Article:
After rain the good weather ?

After rain the good weather ?
After rain the good weather ?

First, the conflict in the Middle East has been a Source of volatility. Although markets believe that a head-on war between Israel and Iran can be avoided, the price of oil has approached its highest level in a year and the price of gas has surged. In a region that produces 35% of the world’s exported oil and 14% of the world’s gas, the effects of possible production disruption are a major concern. However, unlike previous episodes, and even if prices fluctuated sharply in response to geopolitical events, oil producers could exploit the abundant spare capacity to restart production without delay, which would help to mitigate the impact of this situation. Our central scenario is that a major escalation of tensions in the region and a sustained increase in oil prices appear unlikely. We expect the oil price to stabilize, around $91/barrel in September 2024 and at $87/barrel in December.

Figure 1. Geopolitical risk supported the rise in oil prices

Oil price in dollars/barrel

Second, in a context of generally high inflation, markets are wondering about the consequences of an increase in oil prices on the economy in general. In addition to geopolitical risk, there is therefore economic risk. Investors have begun to factor in the possibility that the American economy could face a stagflation scenario, a scenario which would be synonymous with high inflation and sluggish growth. This scenario seems unlikely to us. Examination of all the data since the end of the fourth quarter of 2023 shows an economy that is recovering and not stagnating. Although US growth slowed in the first quarter, US GDP stood at 1.6% annualized, compared to 3.4% in the fourth quarter of 2023. Details of the report show that growth is much stronger than the figure suggests. Consumer spending rose 2.5%, less than expected, but still a solid increase. Consumption of services increased by 4%, its highest level since Q3 2021, while consumer goods fell by 0.4%, penalized by lower vehicle sales. Non-residential investment and residential investment also grew at a good pace. On the other hand, inventories and net exports had a negative impact on quarterly growth. Public spending also slowed to 1.2% compared to 4.6% in the previous quarter.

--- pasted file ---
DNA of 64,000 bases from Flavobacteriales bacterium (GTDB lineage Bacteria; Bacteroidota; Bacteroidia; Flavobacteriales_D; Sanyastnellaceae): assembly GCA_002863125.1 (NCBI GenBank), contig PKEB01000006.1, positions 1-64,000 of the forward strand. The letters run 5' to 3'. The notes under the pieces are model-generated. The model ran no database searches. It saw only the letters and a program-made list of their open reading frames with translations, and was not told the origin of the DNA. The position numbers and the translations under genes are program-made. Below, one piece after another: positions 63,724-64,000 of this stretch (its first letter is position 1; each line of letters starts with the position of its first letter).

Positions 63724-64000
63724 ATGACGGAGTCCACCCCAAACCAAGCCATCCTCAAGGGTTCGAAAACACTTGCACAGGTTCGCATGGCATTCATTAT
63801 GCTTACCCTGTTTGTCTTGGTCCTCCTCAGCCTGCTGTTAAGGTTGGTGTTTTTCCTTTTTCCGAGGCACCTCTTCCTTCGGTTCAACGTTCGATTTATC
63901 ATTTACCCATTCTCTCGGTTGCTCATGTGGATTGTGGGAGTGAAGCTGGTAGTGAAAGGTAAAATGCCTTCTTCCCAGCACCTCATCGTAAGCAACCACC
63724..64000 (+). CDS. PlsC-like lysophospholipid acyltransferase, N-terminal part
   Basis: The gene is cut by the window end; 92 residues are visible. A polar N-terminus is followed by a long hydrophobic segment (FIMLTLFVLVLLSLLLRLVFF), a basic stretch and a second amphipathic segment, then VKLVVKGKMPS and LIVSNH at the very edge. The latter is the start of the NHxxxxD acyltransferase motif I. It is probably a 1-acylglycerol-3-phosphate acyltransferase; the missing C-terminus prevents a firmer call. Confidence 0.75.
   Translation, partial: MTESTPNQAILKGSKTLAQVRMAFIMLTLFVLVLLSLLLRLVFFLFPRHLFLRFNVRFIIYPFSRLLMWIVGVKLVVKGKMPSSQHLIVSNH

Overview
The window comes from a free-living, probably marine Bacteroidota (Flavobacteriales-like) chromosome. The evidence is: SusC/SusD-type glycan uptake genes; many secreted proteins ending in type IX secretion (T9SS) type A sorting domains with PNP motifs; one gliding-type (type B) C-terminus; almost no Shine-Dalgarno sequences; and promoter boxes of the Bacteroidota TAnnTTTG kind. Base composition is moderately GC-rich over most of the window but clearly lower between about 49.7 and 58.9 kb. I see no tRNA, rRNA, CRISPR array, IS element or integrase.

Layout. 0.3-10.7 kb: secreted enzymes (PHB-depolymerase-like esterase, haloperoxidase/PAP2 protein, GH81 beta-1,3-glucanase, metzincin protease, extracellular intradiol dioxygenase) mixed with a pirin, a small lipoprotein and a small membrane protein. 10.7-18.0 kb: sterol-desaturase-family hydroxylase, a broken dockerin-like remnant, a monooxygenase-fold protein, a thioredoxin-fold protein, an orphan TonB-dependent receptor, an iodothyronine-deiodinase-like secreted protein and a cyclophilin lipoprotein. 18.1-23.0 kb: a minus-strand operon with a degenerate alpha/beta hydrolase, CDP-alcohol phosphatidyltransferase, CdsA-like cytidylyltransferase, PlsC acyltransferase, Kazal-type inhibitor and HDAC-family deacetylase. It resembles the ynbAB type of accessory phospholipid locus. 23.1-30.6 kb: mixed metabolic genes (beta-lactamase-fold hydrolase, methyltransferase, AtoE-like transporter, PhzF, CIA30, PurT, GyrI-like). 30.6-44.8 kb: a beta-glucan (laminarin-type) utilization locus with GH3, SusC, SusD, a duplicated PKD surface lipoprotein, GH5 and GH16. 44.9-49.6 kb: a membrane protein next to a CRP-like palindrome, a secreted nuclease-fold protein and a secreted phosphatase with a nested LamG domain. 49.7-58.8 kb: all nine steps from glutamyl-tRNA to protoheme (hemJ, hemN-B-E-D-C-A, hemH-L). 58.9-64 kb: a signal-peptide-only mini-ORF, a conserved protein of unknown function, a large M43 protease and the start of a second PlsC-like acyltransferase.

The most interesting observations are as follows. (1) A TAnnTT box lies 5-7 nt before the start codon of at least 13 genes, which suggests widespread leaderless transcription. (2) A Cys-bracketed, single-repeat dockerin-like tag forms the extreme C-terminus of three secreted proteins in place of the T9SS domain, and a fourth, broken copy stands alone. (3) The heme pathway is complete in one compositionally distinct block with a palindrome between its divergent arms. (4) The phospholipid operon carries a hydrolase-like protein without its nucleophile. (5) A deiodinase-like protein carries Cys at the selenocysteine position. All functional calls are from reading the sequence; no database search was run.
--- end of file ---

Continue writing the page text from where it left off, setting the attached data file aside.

Lately, rising oil prices and higher-than-expected inflation figures have contributed to the recent rise in rates. Investors are no longer expecting rate cuts in the United States this year. US Treasuries are now trading at 4.6%, 70 basis points higher than at the start of the year. Once again, investors are worried that the rise in rates could have a negative impact on investments and household consumption. In reality, the American economy is today less sensitive to interest rates. Unlike most economies in Asia and Europe, the American economy is essentially a service economy. Sectors such as information technology, travel, healthcare, entertainment, financial services, logistics or e-commerce are less capital intensive than manufacturing. Service providers need fewer factories and machines financed by debt. In this respect, the American economy differs from that of China or Germany, or even from the American economy of the period of the first rate reversal of 1979-1980, which was then more capital intensive.

As a result, even after a return of market volatility, our baseline scenario of a soft landing for the US economy remains unchanged with a probability of occurrence of 60%. Economic growth is expected to slow this year, and inflation to gradually return to a downward trend. We do not see the US economy going into recession. The Federal Reserve (Fed) should therefore be able to start reducing its rates in September. As for the conflict in the Middle East, it should, in our opinion, remain contained. In this scenario, the S&P 500 could, in our opinion, reach 5200 at the end of the year and the yield on 10-year Treasury bonds return to around 3.85% as investors integrate a cycle of falling bond rates. More substantial Fed next year. Under these conditions, quality bonds should display an attractive risk-return profile.

A bearish scenario (20% probability) could materialize if investors fear overheating of the American economy. In this scenario, “too strong” growth in the American economy and concerns about US fiscal policy would push the yield on 10-year Treasury bonds towards 6%. In this case, the S&P 500 would fall, according to our estimates, to 4400 and an allocation to alternative assets would then undoubtedly be essential to stabilize portfolios.

Our bullish scenario (20% probability) corresponds to a situation of marked disinflation in the United States and positive expectations regarding the growth of artificial intelligence (AI). This scenario assumes some investor optimism about AI’s prospects, continued strong U.S. growth, and inflation returning to a downward trajectory. In such a scenario, the S&P 500 could rise to 5,500 (even with 10-year Treasuries at 5%) on the back of better-than-expected earnings growth.

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